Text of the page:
A Brief Introduction to Traditional Japanese Cooking
Japanese cooking can be as difficult or as easy as one wants to make it. It does take time, but there are dishes that are very easy and quick to make. Basic grilled fish dishes are extremely easy and can be made using an ordinary frying pan or a small toaster oven. Buying fish at a Japanese grocer can be expensive, but good food usually is. We’ll try and orient you to the various fish commonly available and how best to prepare and cook them. Western cooking is a daily part of Japanese life, but traditional cooking is still main stream. Let’s take a look at a typical day in Japanese cooking. Every meal begins with cleaning one’s hands with a hot moist towel called an oshiboria hot moist towel.
おしぼりThe Kanji for this word is お絞り.
Although it’s common for Japanese to rush to work having eaten toast and yogurt, or maybe nothing at all, a traditional Japanese breakfast (most often served at a ryokan) consists of yakizakanagrilled fish.
やきざかなThe Kanji for this word is 焼き魚 which is grilled fish, oshinkopickles.
おしんこThe Kanji for this word is お新香 which are pickles, miso shiro, which is better known as miso soup, and a bowl of rice.
|The word obentō comes from the kanji tōza meaning “for the time being” and benzuru meaning “make do”. The original idea of this light meal dates back to the 12th century, but it wasn’t until 1885, when ekibentō or the “train station boxed meals” were made and sold at Utsunomiya station by Saitō Kahei. He sold omusubi (pressed rice cakes) stuffed with umeboshi and takuan. A bentō box is generally made with locally available foods, known as meisan or as meibutsu in which it is arranged in a particular manner or special commorative box according to a local theme.|
Lunch can take on a variety of forms, but often it can be something quick to eat. If there isn’t time to actually sit down at a restaurant, and one hasn’t brought their own bentō box, then a trip to the corner convenience store, or as said in Japanese, conbini (short for conbiniensu suto-a), to purchase their lunch meal is made. Convenience stores such as Lawson, Family Mart and the well known American chain, 7-11 sell a host of items including popular snack foods (such as dried and boiled squid), bentō boxes, onigiri (which are rice balls pressed into a triangular shape, and stuffed with salmon, umeboshi plum, and other fillings), oden, a mixture of various fish cakes, hard boiled egg, vegetables and octopus, as well as nikuman (see below). Point of sale systems track the time of day as well as other types of consumer purchasing information, thereby providing suppliers a better understanding of what products are hot, and what aren’t.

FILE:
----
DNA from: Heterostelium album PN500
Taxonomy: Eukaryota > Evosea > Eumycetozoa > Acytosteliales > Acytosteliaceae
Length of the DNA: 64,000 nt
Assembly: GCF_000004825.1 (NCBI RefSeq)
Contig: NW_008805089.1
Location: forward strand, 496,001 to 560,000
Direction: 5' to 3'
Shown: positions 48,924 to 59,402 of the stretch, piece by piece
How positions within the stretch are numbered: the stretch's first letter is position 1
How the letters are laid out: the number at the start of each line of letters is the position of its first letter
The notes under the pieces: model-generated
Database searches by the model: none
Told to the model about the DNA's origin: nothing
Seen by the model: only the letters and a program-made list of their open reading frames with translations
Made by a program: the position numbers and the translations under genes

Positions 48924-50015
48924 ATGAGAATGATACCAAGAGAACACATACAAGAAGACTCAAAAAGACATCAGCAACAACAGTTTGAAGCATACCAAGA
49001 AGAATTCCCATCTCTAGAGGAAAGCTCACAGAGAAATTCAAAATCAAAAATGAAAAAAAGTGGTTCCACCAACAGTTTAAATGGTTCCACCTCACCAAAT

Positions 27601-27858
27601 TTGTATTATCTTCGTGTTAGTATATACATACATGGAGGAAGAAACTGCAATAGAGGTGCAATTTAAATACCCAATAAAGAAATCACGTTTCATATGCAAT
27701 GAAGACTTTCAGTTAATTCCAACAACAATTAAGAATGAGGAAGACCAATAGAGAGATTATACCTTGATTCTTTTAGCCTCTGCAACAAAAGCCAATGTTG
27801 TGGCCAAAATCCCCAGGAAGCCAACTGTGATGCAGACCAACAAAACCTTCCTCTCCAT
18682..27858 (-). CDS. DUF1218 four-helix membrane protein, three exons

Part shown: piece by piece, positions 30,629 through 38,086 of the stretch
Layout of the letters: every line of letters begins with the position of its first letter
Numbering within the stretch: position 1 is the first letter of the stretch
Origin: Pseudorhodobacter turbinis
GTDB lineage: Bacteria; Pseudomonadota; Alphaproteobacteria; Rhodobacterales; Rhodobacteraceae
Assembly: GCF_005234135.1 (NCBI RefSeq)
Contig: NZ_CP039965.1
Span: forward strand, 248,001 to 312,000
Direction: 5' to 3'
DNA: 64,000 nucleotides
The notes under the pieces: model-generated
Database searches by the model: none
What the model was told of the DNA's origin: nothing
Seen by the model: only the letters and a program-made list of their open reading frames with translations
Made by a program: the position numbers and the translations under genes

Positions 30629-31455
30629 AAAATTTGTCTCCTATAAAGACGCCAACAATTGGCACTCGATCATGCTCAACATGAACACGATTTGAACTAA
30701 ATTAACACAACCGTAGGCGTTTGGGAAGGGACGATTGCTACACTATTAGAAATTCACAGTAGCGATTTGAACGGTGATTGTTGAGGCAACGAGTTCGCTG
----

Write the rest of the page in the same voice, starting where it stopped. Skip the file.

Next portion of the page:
Here is a list of common lunch time foods offered at corporate cafeterias and at local restaurants as daily specials:
|Curry rice||カレーラス||A popular rice dish with a curry flavored sauce; often thought of as an Indian dish, but this one is distinctly Japanese.|
|Eki bentō||駅弁当 / えきべんとう||Train station boxed meal which originated in 1885 at Utsunomiya station through the entrepanurial spirit of Saitō Kahei who sold omusubi (pressed rice cakes) stuffed with umeboshi and takuan.|
|Kaiseki bentō||会席弁当 / かいせきべんとう||A poplular boxed lunch containing fish, Chinese dumpling called shu-mai, rice, sushi or sashimi as an appetizer and vegetables. Obentō comes from the kanji tōza meaning for the time being and benzuru meaning make do. The original idea of a light meal dates back to the 12th century.|
|Makunouchi bentō||幕の内弁当 / まくのうちべんとう||Similar to kaiseki bentō. Obentō is made with locally available foods, known as meisan or as meibutsu in which it is arranged in a particular manner or special commorative box.|
|Ramen||ラメン||A popular noodle soup. See the section on Noodles.|
|Nikuman||肉マン / にくまん||
Of course, for those in a real hurry, there is nothing like picking up a couple of steamed pork buns, or what is called nikuman. Place the mouse cursor over the picture on the right, to see what’s inside of this treat.
A number of traditional Japanese dinner dishes have made there way into the Western culinary vocabulary. The food glossary found here, describes some of the most common Japanese foods, some that you will find at your local Japanese restaurant.